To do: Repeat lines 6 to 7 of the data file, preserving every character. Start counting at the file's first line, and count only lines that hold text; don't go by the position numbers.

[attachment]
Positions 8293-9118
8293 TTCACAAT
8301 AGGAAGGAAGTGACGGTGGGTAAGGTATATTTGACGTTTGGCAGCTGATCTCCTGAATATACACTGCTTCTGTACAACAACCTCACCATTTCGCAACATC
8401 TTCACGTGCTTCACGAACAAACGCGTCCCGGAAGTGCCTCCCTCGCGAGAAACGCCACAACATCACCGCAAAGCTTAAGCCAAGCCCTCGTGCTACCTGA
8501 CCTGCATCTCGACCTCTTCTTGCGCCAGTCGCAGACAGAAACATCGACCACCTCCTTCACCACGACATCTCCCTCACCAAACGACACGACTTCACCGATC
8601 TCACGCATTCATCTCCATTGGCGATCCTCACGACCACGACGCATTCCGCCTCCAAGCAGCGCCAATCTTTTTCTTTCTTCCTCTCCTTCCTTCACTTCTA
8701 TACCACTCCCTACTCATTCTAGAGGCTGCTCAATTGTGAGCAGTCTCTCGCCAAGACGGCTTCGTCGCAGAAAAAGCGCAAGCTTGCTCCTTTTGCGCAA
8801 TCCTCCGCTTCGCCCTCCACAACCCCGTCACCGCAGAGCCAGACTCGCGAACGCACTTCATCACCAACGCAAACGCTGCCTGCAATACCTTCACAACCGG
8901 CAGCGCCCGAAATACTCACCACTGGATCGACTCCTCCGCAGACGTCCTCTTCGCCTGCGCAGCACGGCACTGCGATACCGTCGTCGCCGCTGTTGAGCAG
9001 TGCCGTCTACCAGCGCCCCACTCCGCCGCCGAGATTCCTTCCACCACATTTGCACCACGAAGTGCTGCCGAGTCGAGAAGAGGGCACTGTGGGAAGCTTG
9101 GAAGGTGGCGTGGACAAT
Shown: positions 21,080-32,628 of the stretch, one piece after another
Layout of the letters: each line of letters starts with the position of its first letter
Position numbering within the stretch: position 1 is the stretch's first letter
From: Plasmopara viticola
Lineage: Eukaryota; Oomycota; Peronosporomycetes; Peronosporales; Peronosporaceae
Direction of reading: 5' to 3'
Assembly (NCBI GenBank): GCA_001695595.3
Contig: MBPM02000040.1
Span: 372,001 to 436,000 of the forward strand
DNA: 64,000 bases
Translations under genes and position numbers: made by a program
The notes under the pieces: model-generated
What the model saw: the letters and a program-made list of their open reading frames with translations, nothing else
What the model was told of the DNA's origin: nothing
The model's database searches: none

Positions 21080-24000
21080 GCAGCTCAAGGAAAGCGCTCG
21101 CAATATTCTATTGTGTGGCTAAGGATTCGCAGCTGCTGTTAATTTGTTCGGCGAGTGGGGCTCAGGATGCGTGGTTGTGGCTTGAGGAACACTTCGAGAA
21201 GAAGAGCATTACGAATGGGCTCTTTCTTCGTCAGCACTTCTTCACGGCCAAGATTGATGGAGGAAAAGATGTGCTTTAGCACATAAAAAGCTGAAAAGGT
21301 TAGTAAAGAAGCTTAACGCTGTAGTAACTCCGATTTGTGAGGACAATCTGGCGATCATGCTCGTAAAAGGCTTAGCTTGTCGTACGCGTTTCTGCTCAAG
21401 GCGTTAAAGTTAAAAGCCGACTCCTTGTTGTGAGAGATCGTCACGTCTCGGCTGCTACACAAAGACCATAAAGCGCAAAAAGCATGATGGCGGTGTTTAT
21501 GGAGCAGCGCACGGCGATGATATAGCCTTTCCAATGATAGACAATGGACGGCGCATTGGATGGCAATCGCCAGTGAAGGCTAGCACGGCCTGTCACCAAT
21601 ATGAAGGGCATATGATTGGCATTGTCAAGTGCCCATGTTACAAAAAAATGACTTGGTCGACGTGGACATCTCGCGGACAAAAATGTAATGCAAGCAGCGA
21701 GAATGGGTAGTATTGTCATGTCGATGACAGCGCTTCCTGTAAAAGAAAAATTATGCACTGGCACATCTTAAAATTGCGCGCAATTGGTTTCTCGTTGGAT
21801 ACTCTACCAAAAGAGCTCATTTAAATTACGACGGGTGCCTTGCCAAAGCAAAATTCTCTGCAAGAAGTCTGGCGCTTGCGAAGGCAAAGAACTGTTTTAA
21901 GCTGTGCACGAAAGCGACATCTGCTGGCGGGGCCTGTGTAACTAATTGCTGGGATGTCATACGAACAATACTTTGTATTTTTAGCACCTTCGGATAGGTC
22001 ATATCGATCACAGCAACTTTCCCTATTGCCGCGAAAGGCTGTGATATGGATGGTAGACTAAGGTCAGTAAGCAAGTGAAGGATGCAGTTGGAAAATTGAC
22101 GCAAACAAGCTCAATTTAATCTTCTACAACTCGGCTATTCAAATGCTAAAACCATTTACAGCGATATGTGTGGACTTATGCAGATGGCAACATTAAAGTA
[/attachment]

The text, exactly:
8601 TCACGCATTCATCTCCATTGGCGATCCTCACGACCACGACGCATTCCGCCTCCAAGCAGCGCCAATCTTTTTCTTTCTTCCTCTCCTTCCTTCACTTCTA
8701 TACCACTCCCTACTCATTCTAGAGGCTGCTCAATTGTGAGCAGTCTCTCGCCAAGACGGCTTCGTCGCAGAAAAAGCGCAAGCTTGCTCCTTTTGCGCAA